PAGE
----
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Re: [Amps] Grounding the grids

To: "Tom W8JI" <>, <>
Subject: Re: [Amps] Grounding the grids
From: "jeremy-ca" <>
Date: Tue, 24 Jul 2007 14:13:50 -0400
List-post: <>

>> However Ive never seen a simultaneous blown choke and grid cap in the 
>> decades Ive worked with the SB-220 series or any other amp using a 
>> similar design.
> I certainly have.
>> Early production SB-220 grid caps of the postage stamp variety will split 
>> at the seams from age and moisture ingress but the dipped micas seem to 
>> last forever.
> ....and you know it is age and moisture, and not an arc?

The same way you know its an arc. Neither of us was watching when it 
happened. In my cases there was absolutely no other damage and the case was 
split at the seam, the weak link. I also have replaced many similar micas in 
old receivers where even you couldnt claim were arc related. Since a large 
number came from antique car radios the moisture possibility is most valid.
As with the SB220 the caps arent shorted, they exhibit leakage as with the 
old style paper style. Some SB220 caps dont even show leakage when split, 
they are all simply replaced as a precaution.

> I've got boxes of 50 year old micas here of the same style that aren't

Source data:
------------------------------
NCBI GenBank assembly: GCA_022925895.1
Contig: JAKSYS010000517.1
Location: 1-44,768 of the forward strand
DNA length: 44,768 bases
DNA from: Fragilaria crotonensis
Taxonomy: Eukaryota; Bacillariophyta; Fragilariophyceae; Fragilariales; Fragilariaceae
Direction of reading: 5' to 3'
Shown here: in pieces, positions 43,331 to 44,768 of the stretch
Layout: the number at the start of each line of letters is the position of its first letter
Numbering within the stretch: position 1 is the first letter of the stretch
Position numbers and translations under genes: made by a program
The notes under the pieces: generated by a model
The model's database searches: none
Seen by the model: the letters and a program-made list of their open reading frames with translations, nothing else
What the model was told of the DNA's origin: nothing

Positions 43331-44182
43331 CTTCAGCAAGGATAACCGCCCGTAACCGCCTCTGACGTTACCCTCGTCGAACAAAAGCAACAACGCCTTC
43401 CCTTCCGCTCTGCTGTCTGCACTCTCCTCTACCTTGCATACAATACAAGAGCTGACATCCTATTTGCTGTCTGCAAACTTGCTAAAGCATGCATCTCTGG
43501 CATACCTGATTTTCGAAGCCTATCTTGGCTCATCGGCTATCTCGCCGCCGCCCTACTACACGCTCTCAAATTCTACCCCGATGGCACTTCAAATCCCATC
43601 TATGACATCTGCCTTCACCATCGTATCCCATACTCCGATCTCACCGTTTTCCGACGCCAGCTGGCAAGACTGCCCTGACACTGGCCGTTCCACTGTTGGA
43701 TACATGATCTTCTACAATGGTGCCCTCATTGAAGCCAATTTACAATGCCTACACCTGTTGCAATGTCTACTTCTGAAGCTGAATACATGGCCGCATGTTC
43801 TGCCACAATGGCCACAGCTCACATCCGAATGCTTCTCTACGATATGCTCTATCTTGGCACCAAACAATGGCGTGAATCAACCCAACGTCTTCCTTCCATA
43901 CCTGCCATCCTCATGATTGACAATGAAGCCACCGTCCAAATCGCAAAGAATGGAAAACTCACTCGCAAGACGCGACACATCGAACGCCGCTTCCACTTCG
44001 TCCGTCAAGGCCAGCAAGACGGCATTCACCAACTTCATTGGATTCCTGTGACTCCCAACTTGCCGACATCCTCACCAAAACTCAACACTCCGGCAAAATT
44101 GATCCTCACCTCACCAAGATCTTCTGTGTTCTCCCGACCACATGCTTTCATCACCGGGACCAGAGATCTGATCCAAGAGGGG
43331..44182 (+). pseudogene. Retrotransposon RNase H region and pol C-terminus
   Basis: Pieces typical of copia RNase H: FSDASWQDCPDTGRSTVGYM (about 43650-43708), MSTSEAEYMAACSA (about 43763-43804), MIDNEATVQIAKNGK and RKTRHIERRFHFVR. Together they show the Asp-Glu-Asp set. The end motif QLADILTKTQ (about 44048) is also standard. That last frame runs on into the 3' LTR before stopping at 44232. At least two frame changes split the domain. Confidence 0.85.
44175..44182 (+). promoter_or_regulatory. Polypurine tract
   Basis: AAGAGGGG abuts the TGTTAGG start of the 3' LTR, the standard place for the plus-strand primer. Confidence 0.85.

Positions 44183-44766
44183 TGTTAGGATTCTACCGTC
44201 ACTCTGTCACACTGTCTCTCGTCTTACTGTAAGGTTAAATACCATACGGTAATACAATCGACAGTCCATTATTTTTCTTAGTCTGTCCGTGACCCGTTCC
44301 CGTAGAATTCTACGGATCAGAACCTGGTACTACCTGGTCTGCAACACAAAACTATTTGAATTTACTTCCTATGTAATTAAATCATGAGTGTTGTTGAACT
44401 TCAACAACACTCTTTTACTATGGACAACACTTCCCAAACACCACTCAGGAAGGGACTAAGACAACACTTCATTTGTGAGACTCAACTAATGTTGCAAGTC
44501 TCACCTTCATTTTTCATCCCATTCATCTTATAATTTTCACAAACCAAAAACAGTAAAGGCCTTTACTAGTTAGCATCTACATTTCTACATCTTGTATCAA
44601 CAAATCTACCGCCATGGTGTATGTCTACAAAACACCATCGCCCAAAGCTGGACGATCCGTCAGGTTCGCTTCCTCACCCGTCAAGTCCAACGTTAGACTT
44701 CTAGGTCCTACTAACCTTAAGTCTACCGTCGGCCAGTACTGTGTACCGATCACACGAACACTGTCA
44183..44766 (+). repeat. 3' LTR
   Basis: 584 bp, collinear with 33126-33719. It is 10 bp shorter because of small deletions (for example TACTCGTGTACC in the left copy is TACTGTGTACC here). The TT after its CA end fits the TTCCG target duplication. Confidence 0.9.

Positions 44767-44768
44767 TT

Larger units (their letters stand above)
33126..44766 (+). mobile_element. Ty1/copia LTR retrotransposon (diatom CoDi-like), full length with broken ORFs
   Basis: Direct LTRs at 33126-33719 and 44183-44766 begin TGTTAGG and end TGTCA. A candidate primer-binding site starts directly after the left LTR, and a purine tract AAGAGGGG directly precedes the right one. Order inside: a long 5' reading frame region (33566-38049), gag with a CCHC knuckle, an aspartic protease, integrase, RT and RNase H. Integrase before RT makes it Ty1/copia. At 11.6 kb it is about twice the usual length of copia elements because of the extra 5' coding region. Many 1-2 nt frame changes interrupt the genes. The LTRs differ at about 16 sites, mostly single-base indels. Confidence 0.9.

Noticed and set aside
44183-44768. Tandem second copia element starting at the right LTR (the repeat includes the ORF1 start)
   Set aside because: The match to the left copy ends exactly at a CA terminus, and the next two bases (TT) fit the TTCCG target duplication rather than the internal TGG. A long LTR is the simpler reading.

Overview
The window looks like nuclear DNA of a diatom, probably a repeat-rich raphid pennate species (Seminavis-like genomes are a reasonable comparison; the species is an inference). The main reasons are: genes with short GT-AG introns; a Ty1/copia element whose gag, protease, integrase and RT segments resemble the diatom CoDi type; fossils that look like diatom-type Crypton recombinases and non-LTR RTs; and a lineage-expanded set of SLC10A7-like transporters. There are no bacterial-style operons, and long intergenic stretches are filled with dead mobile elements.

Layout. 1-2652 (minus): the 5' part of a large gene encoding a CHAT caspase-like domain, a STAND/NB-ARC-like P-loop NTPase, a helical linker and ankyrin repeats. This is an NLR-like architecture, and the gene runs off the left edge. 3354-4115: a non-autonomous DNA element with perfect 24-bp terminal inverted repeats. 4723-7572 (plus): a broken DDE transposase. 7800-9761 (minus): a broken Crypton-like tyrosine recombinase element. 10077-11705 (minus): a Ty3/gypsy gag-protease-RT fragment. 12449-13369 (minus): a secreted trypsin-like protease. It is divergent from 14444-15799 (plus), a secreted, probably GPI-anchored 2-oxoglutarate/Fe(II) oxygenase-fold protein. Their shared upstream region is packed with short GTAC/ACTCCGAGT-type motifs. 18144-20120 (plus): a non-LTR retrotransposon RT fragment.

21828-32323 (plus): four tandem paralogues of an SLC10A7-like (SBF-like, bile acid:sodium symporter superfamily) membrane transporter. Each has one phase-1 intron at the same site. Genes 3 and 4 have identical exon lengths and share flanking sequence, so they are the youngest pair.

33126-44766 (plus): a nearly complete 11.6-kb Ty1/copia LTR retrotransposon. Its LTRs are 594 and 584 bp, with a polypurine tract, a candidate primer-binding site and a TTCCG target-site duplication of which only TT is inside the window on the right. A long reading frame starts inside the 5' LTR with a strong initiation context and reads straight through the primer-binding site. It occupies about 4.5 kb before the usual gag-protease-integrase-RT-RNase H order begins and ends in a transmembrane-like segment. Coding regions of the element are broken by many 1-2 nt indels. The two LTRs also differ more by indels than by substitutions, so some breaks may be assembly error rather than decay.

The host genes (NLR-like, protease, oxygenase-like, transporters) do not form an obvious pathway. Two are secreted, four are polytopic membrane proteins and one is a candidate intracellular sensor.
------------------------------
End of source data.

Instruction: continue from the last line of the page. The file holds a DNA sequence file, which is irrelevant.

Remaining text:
> split from moisture.

So do I and many go back to WW2. Its a meaningless statement.

>> OTOH, The Ameritron 2 x 3-500Z AL-82 and the AL-80 with directly grounded 
>> grids have reputations of taking out a tube and plate choke when there is 
>> an arc.
> ...and you somehow know the arc takes out the tube, and not that the bad 
> tube makes an arc?
> How would you know that?

The same way you seem to believe it is the other way around. Do you have 
documented proof of the failure mode?

> The FACT is the HV in the AL82 is 3600 volts or so, while other amps are 
> down around 3000 or less. This is why very rarely in AL80's do you see 
> damage.
> When the AL82 was designed 3-500Z's almost never arced. The Eimac's were 
> great. This isn't the case today with the foreign tubes.

Strange comment since I was seing the problem as soon as they hit the 
market. With HRO being in the next town I often received calls to try and 
fix without having to return to the factory.
Next you will say that the Eimacs werent great that week, month or year.

We all know about the Eimac reliability problems over some production runs, 
Ive left visually internally damaged tubes out of the equation.

> Truthfully if the AL82 was being done today it would have a 20 ohm or so 
> limiting resistor. Why 20 ohms? Because the ESR of the filter caps and 
> choke combination is already ten ohms.That limits surge to 360 amps or 
> less, since the arc path itself has some impedance. Adding ten ohms would 
> make it 180 amps or less, but adding 20 would get it down to 120 amps or 
> less.

So why hasnt a tech bulletin been released and a resistor added to current 
production? It seems a dumb and irresponsible thing to not do it.

> As for the idea a grid choke limits current, let's go back to basic Ohm's 
> law. When the anode faults to the grid from gas, a plasma forms in the 
> tube. See:
> There are only two ways the plasma is extinguished and the fault current 
> stops:
> 1.) The HV is lowered until the current flow stops.

It is often called popping the breakers.